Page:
A model-based meta-analysis (MBMA) of randomized, placebo-controlled trials of several insomnia medications showed that eszopiclone had the highest efficacy and was associated with the lowest dropout rate, according to findings published in Sleep Medicine.

Insomnia, characterized by disrupted aspects sleep latency, maintenance, or quality, is often treated with pharmacotherapies, such as benzodiazepines, tricyclic antidepressants, melatonin receptor agonists, and orexin receptor antagonists. While insomnia medication efficacy has been studied in meta-analyses, this efficacy has largely been focused on study endpoints rather than time-course responses.

In this study, researchers used MBMA to study the time-course efficacy of a range of drugs on 3 sleep parameters: time course of sleep latency, wake after sleep onset, and total sleep time. The study included placebo-controlled randomized trials in adults with insomnia disorder not caused by physical or psychiatric conditions, medication use, or substance abuse. The medications analyzed included flurazepam, quazepam, temazepam, triazolam, eszopiclone, zaleplon, zolpidem, extended-release zolpidem, suvorexant, ramelteon, and doxepin.

Sleep parameters were recorded by either sleep diaries or questionnaires as a subjective measure or polysomnography as an objective measure. Model-based statistical analysis involved 2 important parameters: theoretical maximal efficacy (Emax)and time required to achieve half the maximal efficacy (ET50).


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The researchers used 43 studies involving 44 trials with a total of 14,535 patients (mean age, 52.5±13.7 years; 32.6% men) to analyze sleep parameters at 4 weeks. All insomnia drugs improved the 3 sleep parameters when compared to placebo, with the exception of ramelteon, which was comparable with placebo. There was no significant time-response effect in terms of relative efficacy of the 11 drugs investigated, with the onset of action being fast. However, placebo response was “a major contributor to drug efficacy,” accounting for “about 60% of the absolute found drug efficacy.”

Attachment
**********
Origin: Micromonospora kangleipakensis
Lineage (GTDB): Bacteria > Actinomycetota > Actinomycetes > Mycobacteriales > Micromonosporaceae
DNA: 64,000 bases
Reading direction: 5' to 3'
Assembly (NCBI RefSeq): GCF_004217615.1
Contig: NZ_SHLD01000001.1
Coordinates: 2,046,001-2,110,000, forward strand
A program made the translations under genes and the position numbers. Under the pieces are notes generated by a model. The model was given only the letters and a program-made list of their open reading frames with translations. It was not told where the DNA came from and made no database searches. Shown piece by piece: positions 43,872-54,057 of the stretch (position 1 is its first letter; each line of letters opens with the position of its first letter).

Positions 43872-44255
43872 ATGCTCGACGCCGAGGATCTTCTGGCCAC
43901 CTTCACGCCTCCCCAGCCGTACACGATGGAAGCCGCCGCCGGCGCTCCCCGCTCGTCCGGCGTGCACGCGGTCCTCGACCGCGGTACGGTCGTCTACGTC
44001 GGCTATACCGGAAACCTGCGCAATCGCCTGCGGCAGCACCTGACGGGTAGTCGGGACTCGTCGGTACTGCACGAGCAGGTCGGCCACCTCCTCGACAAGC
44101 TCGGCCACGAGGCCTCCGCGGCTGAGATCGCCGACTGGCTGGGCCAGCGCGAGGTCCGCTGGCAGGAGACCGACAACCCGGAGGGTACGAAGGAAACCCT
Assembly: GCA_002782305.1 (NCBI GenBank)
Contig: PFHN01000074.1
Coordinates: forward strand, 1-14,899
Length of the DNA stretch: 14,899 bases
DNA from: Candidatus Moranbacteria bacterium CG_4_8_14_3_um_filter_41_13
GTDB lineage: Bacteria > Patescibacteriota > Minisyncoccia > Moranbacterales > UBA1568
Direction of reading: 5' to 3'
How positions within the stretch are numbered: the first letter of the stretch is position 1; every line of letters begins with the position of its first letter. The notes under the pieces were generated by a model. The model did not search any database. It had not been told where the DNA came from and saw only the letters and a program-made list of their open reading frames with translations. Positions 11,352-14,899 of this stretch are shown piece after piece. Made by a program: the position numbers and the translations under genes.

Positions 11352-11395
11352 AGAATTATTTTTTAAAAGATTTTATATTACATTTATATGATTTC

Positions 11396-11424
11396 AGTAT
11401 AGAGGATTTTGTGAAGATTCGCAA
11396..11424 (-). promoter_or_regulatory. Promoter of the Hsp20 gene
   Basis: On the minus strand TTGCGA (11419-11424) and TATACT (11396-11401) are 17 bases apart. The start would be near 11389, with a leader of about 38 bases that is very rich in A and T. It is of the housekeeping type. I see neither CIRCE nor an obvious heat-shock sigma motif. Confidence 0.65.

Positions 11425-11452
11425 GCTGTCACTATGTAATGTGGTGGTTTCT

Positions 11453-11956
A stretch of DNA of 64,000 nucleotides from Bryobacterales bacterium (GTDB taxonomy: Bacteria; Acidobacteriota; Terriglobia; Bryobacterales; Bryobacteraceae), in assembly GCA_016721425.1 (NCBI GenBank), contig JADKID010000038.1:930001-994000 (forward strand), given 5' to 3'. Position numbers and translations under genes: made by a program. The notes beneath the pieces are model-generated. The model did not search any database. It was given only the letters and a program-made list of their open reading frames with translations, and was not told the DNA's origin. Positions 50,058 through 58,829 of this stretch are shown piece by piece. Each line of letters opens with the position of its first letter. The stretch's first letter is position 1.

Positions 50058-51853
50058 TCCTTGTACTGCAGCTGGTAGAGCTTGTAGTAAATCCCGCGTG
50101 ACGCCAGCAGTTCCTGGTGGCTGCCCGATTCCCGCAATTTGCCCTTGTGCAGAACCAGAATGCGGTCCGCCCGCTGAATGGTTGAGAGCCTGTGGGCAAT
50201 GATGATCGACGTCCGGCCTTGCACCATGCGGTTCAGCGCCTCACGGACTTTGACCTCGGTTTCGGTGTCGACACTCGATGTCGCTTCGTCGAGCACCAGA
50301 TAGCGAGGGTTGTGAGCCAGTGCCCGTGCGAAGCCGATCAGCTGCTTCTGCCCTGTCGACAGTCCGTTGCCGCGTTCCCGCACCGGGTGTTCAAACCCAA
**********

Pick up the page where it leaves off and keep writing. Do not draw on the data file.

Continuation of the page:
Eszopiclone was the most effective drug for reducing sleep latency (median: -31.2, 95% CI, -35.4 to -26.9) and increasing total sleep time (-63.4, 95% CI, -54.2 to -72.5), with a respective change of 16 and 34 minutes vs placebo. Furthermore, eszopiclone was also effective at increasing sleep quality, with a change in sleep quality score of -1.6 (95%CI, -2.0 to -1.2) compared to placebo at -0.5 (95% CI, 0.7 to -0.2), and it had the lowest dropout rate (2.2%), whereas doxepin had the highest (16.7%).

Suvorexant was the most effective at reducing wake after sleep onset, with a change of 34 minutes compared to placebo (-41.2, 95% CI, -46.1 to -36.3). The researchers found no significant time-response effect of the relative efficacy of the selected insomnia drugs.

Study limitations included a lack of data on potential confounding factors and the exclusion of patients with comorbidities, which commonly occur with insomnia, thus limiting the generalizability of the results.

“Each drug has its own characteristics in the treatment of insomnia, and this needs to be taken into consideration to meet individual clinical needs,” the researchers concluded.

Reference

Zheng X, He Y, Yin F, et al. Pharmacological interventions for the treatment of insomnia: quantitative comparison of drug efficacy [published online ahead of print, 2020 Apr 1]. Sleep Med. 2020;72:41-49.